# How to compute the Present Value of this path-dependent option?

I have an option whose payoff depends on its value at two times $$T_1$$ and $$T_2$$ as follows.

$$V(t) = \mathbb{E}^{Q}[\mathbb{1}_{S(T_1)>B} (S(T_2)-K)^+)],$$

where the stock price follows the GBM dynamics $$\mathrm{d}S_t=\mu S_t \mathrm{d}t+\sigma S_t\mathrm{d}W_t$$. How do I compute its value using BS approach?

• For $t<T_1$, \begin{align} V_t &= e^{-r(T_2-t)}\mathbb{E}^{\mathbb Q}_t\left[ (S_{T_2}-K)^+\mathbb{1}_{\{S_{T_1}>B\}}\right] \\ &= e^{-r(T_2-t)}\mathbb{E}^{\mathbb Q}_t\left[\mathbb{E}^{\mathbb Q}_{T_1}\left[ (S_{T_2}-K)^+\mathbb{1}_{\{S_{T_1}>B\}}\right]\right] \\ &= e^{-r(T_1-t)}\mathbb{E}^{\mathbb Q}_t\left[ e^{-r(T_2-T_1)}\mathbb{E}^{\mathbb Q}_{T_1}\left[ (S_{T_2}-K)^+\right]\mathbb{1}_{\{S_{T_1}>B\}} \right] \\ &= e^{-r(T_1-t)}\mathbb{E}^{\mathbb Q}_t\left[C_{T_1}\mathbb{1}_{\{S_{T_1}>B\}} \right], \end{align} where $$C_{T_1}=S_{T_1}e^{-q(T_2-T_1)}N(d_1) - Ke^{-r(T_2-T_1)}N(d_2).$$ – Kevin Jun 4 at 10:14
• Further, note that $$\mathbb{E}[f(X)\mathbb{1}_{\{X>B\}}]=\mathbb{E}\left[f(X)|\{X>B\}\right]\text{Pr}[\{X>B\}].$$ The probability can be easily computed $$\mathbb{Q}_t[\{S_{T_1}>B\}]=N\left(\frac{\ln\left(\frac{S_t}{B}\right)+\left(r-q-\frac{1}{2}\sigma^2\right)(T_1-t)}{\sigma\sqrt{T_1-t}}\right).$$ – Kevin Jun 4 at 10:24
• @Kevin: I don't think this approche works because you have $S_{T_1}$ in $d_1$ and $d_2$. – NN2 Jun 4 at 11:37
• @NN2 Because $C_{T_1}$ depends on $S_{T_1}$ in a non-linear way, computing $\mathbb{E}_t^\mathbb{Q}\left[C_{T_1}\mathbb{1}_{\{S_{T_1}>B\}}\right]$ is not trivial. That's why the second comment illustrates that one needs to compute a conditional expectation, because of the covariance between the option price, $C_{T_1}$ and the indicator, $\mathbb{1}_{\{S_{T_1}>B\}}$. My comment left open how to compute $\mathbb{E}_t^\mathbb{Q}[C_{T_1}|\{S_{T_1}>B\}]$ (I don't have much time right now). Did I miss something where I went completely wrong? Your answer is arguably easier, hence I upvoted it! :) – Kevin Jun 4 at 11:43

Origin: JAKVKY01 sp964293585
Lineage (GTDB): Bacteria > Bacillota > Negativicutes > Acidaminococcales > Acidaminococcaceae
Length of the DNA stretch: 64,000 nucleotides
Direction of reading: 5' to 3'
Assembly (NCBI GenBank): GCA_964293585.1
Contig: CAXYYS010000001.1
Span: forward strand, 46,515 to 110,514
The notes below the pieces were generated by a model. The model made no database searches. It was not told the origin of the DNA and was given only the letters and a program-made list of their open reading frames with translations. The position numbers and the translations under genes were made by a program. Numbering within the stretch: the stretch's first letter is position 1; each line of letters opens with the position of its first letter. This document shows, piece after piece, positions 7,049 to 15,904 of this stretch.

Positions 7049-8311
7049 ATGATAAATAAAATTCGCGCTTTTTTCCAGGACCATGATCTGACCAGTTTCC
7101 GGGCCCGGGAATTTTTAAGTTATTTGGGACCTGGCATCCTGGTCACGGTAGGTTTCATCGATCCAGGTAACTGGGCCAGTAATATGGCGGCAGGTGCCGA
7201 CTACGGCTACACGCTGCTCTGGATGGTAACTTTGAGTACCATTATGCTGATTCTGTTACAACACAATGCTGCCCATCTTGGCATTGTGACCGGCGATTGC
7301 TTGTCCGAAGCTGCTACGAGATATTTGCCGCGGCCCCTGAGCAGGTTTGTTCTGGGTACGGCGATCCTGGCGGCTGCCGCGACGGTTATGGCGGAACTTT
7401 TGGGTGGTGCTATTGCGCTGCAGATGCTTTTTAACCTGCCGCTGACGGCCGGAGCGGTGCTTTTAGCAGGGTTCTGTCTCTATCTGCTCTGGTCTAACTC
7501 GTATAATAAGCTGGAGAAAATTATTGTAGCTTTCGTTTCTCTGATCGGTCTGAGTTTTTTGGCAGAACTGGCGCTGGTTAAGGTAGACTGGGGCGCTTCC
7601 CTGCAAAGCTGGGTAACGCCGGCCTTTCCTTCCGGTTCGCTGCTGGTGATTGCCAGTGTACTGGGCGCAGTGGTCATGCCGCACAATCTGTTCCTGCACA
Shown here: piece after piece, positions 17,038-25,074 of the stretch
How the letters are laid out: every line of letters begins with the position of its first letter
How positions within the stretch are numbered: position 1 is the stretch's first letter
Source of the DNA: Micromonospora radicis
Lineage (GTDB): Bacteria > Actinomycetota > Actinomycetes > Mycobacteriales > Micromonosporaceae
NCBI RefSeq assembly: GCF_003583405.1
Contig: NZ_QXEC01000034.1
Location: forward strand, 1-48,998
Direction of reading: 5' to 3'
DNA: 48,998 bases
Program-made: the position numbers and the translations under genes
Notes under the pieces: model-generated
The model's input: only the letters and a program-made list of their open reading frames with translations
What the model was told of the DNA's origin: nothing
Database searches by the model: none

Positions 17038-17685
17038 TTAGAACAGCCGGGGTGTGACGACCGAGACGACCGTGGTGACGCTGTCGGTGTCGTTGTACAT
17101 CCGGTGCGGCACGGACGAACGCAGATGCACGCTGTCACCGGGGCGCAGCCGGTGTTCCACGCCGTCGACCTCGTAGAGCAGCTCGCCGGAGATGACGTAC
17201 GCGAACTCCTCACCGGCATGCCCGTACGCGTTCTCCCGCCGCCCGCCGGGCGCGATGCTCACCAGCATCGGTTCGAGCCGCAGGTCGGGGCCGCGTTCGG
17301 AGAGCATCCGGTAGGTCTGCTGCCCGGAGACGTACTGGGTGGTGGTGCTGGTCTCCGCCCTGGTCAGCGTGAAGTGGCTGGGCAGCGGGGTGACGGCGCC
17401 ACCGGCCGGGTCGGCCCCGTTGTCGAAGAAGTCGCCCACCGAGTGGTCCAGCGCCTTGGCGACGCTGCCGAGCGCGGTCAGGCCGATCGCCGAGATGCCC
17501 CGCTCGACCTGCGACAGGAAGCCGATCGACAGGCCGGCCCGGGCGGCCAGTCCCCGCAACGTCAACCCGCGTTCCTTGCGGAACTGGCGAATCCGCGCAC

• @Kevin Thank for the upvoting. Indeed, what I meant is it's difficult to have closed form solution because it's not trivial to compute the conditional expectation while there is $S_{T_1}$ in the $N(...)$ as you said. – NN2 Jun 4 at 11:47

\begin{align} V(t) &= \mathbb{E}^{Q}[\mathbb{1}_{S(T_1)>B} (S(T_2)-K)^+)] \\ &= \mathbb{E}^{Q}[\mathbb{1}_{S(T_1)>B}\mathbb{1}_{S(T_2)>K} (S(T_2)-K))] \\ &= \mathbb{E}^{Q}[\mathbb{1}_{S(T_1)>B}\mathbb{1}_{S(T_2)>K} S(T_2)]-K\mathbb{E}^{Q}[\mathbb{1}_{S(T_1)>B}\mathbb{1}_{S(T_2)>K}] \\ \end{align}
The second term is equal to \begin{align} \mathbb{E}^{Q}[\mathbb{1}_{S(T_1)>B}\mathbb{1}_{S(T_2)>K}] &= P(S(T_1)>B,S(T_2)>K)\\ &=P( W_{T_1}>\frac{\ln(\frac{B}{S_0})+\frac{\mu^2}{2}T_1}{\sigma},W_{T_2}>\frac{\ln(\frac{K}{S_0})+\frac{\mu^2}{2}T_2}{\sigma}) \\ &=P( -W_{T_1}<-\frac{\ln(\frac{B}{S_0})+\frac{\mu^2}{2}T_1}{\sigma},-W_{T_2}<\frac{\ln(\frac{K}{S_0})+\frac{\mu^2}{2}T_2}{\sigma}) \\ &=\Phi_2 ((-d_1,-d_2);(0,0);\mathbf{\Sigma}) \end{align} where
• $$\Phi_2(\mathbf{x};\mathbf{\mu},\mathbf{\Sigma})$$ is the cumulative probability function of $$(X_1,X_2)$$ following the bivariate normal distribution $$\mathcal{N}_2(\mathbf{\mu},\mathbf{\Sigma})$$
• $$\mathbf{\Sigma}$$ is the covariance matrix of $$(-W_1,-W_2)$$ and $$d_i =\frac{\ln(\frac{B}{S_0})+\frac{\mu^2}{2}T_i}{\sigma}$$
For the first term, make a change of measure with $$S_t$$ as the numeraire, you can transform it to $$\mathbb{E}^{Q}[\mathbb{1}_{S(T_1)>B}\mathbb{1}_{S(T_2)>K} S(T_2)] = \mathbb{E}^{Q_S}[\mathbb{1}_{S'(T_1)>B}\mathbb{1}_{S'(T_2)>K}]$$ after that, applying the same method used for the second term. Q.E.D